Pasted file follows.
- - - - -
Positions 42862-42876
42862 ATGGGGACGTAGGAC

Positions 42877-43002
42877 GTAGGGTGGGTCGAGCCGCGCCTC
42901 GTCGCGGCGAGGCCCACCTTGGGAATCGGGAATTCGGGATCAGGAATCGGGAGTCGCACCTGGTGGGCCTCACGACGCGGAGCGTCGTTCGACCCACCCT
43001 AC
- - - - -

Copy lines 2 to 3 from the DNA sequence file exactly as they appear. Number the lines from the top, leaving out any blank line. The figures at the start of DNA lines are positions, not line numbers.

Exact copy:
42862 ATGGGGACGTAGGAC

Positions 42877-43002